A blog by runners. For runners.

Take the bite out of running: How to protect yourself from bugs


When I was in grad school, I used to go running with my dog on the trails of a national park several mornings per week. It was easily the highlight of both of our days until spring turned to summer – when bugs ruined our ritual. My pup ended up with Lyme disease, and I was just sick of being eaten alive.

Granted, runners deal with bugs year round. I probably get a cobweb in the face a couple of times per month, and a gnat in the eye or mouth every so often, too. But during the warmer months, bugs can really spoil our runs from bee stings to mosquito bites.

Understanding how to protect yourself from insects can help take the bite out of your summer running experience.

Where the bugs are
There’s a reason why many bugs only bother you during the summer. Most insects only live in moist, humid environments and in wooded or grassy areas – which is not good news for trail runners. Mosquitos, especially the ones that carry dangerous West Nile virus, are usually only out from dusk until dawn.

Protect yourself
Bugs can be more than just bothersome pests, though. Ticks and mosquitos can carry disease, and bee stings cause allergic reactions in some people. So protecting yourself on the run is key. Here’s how runners can keep bugs away and stay comfortable:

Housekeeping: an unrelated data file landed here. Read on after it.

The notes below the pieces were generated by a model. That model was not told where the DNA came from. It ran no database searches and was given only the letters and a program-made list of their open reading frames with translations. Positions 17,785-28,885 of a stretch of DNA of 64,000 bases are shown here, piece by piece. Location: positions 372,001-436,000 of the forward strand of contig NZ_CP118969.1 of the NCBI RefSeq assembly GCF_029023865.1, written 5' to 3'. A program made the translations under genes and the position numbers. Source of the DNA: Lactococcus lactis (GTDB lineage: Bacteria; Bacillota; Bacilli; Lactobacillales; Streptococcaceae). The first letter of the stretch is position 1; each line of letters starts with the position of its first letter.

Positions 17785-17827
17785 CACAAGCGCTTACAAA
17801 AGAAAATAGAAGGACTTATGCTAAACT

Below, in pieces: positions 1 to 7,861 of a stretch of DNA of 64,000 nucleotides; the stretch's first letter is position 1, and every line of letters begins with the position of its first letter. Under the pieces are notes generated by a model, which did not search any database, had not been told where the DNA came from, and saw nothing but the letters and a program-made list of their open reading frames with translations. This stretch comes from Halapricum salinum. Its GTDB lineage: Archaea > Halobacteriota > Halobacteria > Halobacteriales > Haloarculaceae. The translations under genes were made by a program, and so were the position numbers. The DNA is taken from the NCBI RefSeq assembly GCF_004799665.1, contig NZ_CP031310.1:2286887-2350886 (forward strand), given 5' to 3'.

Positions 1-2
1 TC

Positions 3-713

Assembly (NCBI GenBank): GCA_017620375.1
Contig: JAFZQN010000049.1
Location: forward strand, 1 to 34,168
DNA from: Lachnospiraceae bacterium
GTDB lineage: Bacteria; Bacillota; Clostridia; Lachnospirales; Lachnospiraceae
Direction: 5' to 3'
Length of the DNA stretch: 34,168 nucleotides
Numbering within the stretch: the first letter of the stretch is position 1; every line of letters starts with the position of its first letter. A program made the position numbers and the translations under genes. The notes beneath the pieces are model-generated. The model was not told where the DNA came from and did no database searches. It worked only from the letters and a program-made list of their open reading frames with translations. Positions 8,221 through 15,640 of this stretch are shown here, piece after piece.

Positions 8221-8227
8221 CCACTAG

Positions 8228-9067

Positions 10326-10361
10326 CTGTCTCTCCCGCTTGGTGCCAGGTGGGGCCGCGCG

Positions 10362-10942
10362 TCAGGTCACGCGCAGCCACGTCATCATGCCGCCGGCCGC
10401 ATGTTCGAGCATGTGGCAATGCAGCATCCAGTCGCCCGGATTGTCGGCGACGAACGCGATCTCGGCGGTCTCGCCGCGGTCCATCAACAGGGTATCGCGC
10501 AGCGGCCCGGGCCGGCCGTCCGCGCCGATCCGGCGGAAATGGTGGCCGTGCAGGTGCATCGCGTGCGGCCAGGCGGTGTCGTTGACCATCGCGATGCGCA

• Wear an insect repellent with at least 20% DEET at the recommendation of the Centers for Disease Control and Prevention. DEET repels best against ticks and mosquitoes, works for hours, and will withstand sweating.
  • Consider running with a mosquito head net, like this one, or an insect blocker jacket, such as this model, if you’re looking for a more natural alternative to DEET or if bugs are really bad in your area. Sure, you may look ridiculous but at least you won’t be swatting bugs away from your face while trying to do speedwork.
  • Try roll-on type repellents. These repellents may be less greasy than the sprays. Some runners can even apply the roll-on version to their faces without causing irritation.
  • Run during the middle of the day if there are a lot of mosquitoes in your area. Most mosquitoes are only out from sundown to sun up, so you’re less likely to get eaten during midday runs. Keep in mind that it only takes one bite to get West Nile virus though, so wear repellent no matter what time you run. (If you run during the midday hours, don’t forget to lather up with sunscreen. Better yet, choose a sunscreen that also contains insect repellent.)
  • Wear sunglasses and a hat. Sunglasses can keep pesky insects from getting into your eyes (choose a clear lens if it’s not sunny out), and a hat can stop ticks off your head.

If you run in a heavily wooded or grassy area in the northeast or other locations where Deer ticks live, check yourself thoroughly after each run for ticks. Don’t forget to look in and around your ears, under your arms, behind your knees, between your legs, and in your belly button. Deer ticks transmit Lyme disease which can be serious.

It’s also a good idea to become familiar with the symptoms of Lyme disease and the signs of West Nile virus so you can get treated as soon as possible.

Written by Jen Matz.